It was a cold winter Tuesday evening in Ottawa and I was eager to get a bit of exercise – It was too soon since my last workout to hit the gym, maybe skiing? I have a night season pass and the hill is only 20 minutes away, but we’ve had a few days of rain followed by a deep freeze – not exactly ideal conditions. Maybe a skate on the canal (Ottawa has a 7km long canal that turns into the World’s largest skating rink each winter)? And then suddenly I remembered the boards at the Plant Recreation Centre. Shinny hockey. The gem of winter. Continue reading The purity of sport: Shinny hockey→
I for one complained about the lack of snow in November. I’ll admit it. And while I am super happy to be able to ski now, I can’t say I look forward to the driving and walking related issues that snow brings.
For many, shoveling is the big frustration. It’s hard work if you have a big driveway. I’m not sure if this is a surprise to anyone, but emergency rooms fill up after big snow falls. Okay, I’m sure that doesn’t surprise anyone. Many of the visits are from falling injuries – slippery sidewalks, ski or snowboard tumbles, and of course toboggan injuries. But did you know there is also an increase in cardiac incidents? Continue reading Shoveling as a workout?→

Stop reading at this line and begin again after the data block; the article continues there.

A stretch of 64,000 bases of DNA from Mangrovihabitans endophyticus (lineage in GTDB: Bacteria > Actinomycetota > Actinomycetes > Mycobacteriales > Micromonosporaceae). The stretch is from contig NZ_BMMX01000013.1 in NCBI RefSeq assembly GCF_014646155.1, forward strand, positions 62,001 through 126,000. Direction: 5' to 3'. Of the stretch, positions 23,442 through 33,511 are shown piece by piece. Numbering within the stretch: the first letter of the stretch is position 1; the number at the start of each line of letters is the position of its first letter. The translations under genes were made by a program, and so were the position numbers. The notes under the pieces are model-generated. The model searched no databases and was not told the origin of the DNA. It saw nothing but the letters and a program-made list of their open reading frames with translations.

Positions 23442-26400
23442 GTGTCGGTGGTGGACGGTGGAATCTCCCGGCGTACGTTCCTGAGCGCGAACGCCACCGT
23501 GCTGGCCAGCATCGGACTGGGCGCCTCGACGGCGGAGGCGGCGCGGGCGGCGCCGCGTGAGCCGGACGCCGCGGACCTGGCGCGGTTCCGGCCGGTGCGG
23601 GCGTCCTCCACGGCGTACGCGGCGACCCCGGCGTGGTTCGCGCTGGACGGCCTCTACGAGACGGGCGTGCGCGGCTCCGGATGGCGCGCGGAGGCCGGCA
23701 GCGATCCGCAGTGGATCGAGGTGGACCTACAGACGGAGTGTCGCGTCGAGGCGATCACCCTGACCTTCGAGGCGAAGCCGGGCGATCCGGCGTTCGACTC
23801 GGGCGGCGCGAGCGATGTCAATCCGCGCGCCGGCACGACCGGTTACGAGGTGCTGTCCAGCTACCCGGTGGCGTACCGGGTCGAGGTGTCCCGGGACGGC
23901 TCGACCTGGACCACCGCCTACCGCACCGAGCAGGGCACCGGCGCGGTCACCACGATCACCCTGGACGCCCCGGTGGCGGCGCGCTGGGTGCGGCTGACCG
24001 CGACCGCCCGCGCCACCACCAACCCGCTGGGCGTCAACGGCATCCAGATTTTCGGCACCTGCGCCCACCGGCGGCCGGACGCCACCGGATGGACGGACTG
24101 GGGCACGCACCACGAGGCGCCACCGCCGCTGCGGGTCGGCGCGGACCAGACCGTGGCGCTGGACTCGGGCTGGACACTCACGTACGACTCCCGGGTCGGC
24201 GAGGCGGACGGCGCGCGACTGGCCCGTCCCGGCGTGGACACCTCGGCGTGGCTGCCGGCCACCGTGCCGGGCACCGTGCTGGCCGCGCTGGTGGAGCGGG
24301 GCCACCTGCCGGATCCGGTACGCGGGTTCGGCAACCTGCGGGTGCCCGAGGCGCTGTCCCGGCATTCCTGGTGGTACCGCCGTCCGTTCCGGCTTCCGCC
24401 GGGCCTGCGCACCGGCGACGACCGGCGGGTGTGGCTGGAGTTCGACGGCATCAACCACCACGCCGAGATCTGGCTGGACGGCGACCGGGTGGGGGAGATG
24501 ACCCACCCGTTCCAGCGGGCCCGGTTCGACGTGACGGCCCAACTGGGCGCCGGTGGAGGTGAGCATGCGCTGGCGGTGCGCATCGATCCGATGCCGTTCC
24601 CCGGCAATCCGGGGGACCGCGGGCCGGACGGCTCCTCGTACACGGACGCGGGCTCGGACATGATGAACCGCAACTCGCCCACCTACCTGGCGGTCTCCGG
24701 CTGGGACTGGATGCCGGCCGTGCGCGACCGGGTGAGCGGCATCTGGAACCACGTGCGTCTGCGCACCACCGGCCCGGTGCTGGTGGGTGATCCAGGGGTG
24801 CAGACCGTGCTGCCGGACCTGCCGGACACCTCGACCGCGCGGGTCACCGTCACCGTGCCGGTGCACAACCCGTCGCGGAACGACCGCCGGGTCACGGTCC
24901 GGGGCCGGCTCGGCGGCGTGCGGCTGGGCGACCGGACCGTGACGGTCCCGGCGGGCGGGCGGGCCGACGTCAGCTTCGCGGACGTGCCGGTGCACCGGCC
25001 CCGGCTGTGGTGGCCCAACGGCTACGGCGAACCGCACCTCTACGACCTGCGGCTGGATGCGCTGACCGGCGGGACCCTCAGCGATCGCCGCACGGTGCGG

Even though I am a trainer and have the equipment to work out at home or at the sports therapy clinic where I work, I still prefer going to the gym.
It’s partly a social thing I suppose – I’m not a big chatter at the gym, but I do have the people I say hi to or nod to. Strangely it’s also partly being able to tune out. I love to put my mp3 player on and enjoy some loud tunes. Aside from at the gym and in the car, I don’t listen to a lot of music. Maybe I need to do that more. ..
Q: I have some questions about glute and hamstring exercises. I find these hard groups to target. For example, I’ve read so many great things about deadlifts…but my problem is that I can’t hold enough weight to get a good workout – my hands give out.
A: There are a few options to consider.